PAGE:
If Styx were going to crack the big time then their next album would have to be the one, and as a body of work, ‘Pieces Of Eight’ delivers in spades.
Written by: gdmonline
ALBUM: Pieces Of Eight
CD REISSUE: Discogs Reissue List
COUNTRY OF ORIGIN: USA
LINEUP: Dennis DeYoung – vocals, keyboards * Tommy Shaw – vocals, guitars * James Young – vocals, guitars * Chuck Panuzzo – bass * John Panuzzo – drums
<TRACK LISTING: 01 Great White Hope * 02 I’m Okay * 03 Sing For The Day * 04 The Message * 05 Lords Of The Ring * 06 Blue Collar Man (Long Nights) * 07 Queen Of Spades * 08 Renegade * 09 Pieces Of Eight * 10 Aku-Aku
WEBLINKS: Site Link
Styx departed 1977 with a platinum selling album in the bank. ‘The Grand Illusion’ was a near perfect blend of prog and pomp which contained a commercial edge allowing it to grace the charts. The band reignited their creative juices in readiness for their crucial follow-up. If Styx were going to crack the big time then their next album would have to be the one.
And as a body of work, ‘Pieces Of Eight’ delivers in spades. There are moments on this album you’d swear that they were cast-offs from ‘The Grand Illusion’ recording sessions, such is the similarity.The trio of DeYoung, Young and Shaw share the burden of most of the songs, spreading their vocals and instrument parts accordingly. Certainly Shaw’s presence bought the band additional fans with his youthful appearance, and no doubt additional sales of LP’s and cassettes.
The album kicks off with the boxing theme ‘Great White Hope’, a track that showcases James Young on vocals and guitars. A real rabble rouser this one, highlighting the cause of the underdog in typical Rocky Balboa fashion! ‘I’m Okay’ is an album highlight for me (among many), with loads of keyboard/organ parts, a memorable hook, and a deft chorus.
With an album like this there just has to be a place for an acoustic ballad, and ‘Sing For The Day’ takes up that role. A lovely rambling folk-like piece with Tommy Shaw’s high vocal parts a perfect fit. ‘The Message’ is the lead-in introduction for ‘Lords Of The Rings’. I’m sure even our Texan friends Hobbit will be impressed by the title, the song is a big sounding piece with wall-to-wall keyboards loads of gothic imagery to boot, and a nod to Rush like prog a la ‘A Farewell To Kings’ during the bridge and end sequence. This is another James Young/Dennis DeYoung effort, the duo obviously knew how to pen a good tune in their day.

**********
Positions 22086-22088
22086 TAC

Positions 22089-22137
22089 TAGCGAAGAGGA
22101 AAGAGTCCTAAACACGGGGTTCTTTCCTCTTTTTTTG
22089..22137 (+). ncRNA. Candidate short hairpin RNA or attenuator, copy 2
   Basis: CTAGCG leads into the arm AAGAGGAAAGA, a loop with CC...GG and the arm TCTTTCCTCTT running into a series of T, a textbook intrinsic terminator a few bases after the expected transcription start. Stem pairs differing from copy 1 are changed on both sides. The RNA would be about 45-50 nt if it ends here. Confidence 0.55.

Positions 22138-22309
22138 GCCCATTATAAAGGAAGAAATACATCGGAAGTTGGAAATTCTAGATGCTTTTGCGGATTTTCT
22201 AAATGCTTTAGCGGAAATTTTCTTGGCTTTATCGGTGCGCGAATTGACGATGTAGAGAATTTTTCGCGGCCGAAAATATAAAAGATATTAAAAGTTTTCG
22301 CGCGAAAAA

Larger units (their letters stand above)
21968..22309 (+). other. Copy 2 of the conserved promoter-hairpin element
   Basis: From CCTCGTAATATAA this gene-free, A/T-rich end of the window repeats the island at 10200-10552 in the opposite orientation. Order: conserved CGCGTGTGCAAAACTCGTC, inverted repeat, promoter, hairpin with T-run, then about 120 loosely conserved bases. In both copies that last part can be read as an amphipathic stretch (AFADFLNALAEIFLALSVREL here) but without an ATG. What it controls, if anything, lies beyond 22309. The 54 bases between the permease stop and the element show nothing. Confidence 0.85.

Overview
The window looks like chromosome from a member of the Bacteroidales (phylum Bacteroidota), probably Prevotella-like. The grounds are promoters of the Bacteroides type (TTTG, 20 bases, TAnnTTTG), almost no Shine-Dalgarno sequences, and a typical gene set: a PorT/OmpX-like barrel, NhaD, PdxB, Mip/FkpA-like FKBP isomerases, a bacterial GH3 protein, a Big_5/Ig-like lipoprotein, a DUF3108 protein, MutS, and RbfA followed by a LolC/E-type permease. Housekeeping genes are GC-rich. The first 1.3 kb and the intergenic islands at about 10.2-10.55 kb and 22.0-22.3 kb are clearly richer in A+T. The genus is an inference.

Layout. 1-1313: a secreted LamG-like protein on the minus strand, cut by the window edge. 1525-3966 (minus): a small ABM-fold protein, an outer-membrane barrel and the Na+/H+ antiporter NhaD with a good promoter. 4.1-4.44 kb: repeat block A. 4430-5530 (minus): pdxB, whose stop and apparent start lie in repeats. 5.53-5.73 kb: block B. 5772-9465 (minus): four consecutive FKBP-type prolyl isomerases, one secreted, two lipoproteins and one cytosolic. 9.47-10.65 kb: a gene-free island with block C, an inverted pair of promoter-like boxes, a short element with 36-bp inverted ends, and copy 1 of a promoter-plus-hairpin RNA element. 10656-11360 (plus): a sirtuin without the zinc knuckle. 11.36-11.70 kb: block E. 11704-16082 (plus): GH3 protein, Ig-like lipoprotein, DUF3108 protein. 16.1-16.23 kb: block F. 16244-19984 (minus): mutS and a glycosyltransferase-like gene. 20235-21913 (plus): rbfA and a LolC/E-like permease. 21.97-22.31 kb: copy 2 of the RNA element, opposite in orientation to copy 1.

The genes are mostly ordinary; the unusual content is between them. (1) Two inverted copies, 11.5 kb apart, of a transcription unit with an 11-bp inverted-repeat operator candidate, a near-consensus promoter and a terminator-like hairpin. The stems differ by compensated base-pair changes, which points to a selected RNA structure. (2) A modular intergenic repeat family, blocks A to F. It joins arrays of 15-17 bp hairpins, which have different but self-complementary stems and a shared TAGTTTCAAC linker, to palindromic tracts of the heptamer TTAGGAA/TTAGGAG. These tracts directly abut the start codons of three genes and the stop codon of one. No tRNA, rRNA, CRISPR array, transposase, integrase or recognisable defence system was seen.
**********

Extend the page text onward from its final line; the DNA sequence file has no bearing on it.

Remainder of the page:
The first of the hit singles appears with ‘Blue Collar Man (Long Nights)’, a staple tune on radio throughout the midwest for many years. The familiar organ intro from DeYoung and feedback wail from Shaw propels this song to legendary status. The chorus and theme is straight out of the Survivor school of AOR, with impossible odds, backs to the wall all getting the obligatory mention.
‘Queen Of Spades’ ranks as one of Styx’s finest hard-rock moments. Great lyrics, imagery, and some fiery lead work from James Young. Pray tell to all you men out there that you never get tangled up with a woman like the song portrays. God help you! The band’s second hit single ‘Renegade’ follows the manic schizophrenia of the previous song. Shaw does the honours again on vocals, the tale of an out-of-luck cowboy who is the run.
The title track ‘Pieces Of Eight’ is a lilting piano based ballad crafted by DeYoung, which touches on the past, but serves as a benchmark for future compositions as well. The album tails off with the instrumental ‘Aku-Aku’ which drifts off on a Alan Parsons approved cloud of melancholy.
For me personally, most of their albums up to this point in time appealed to me greatly. From ‘Cornerstone’ onwards, the attraction waned, as it did for many other longtime Styx fans, their style which moved toward a big-show band was a big turn-off. Thankfully they fixed things up on the excellent 1990 album ‘Edge Of The Century’ but since the departure of main-man Dennis DeYoung, the band have suffered mixed fortunes once again. Let us hope they can return to former glories.
Entire Album (Select Tracks)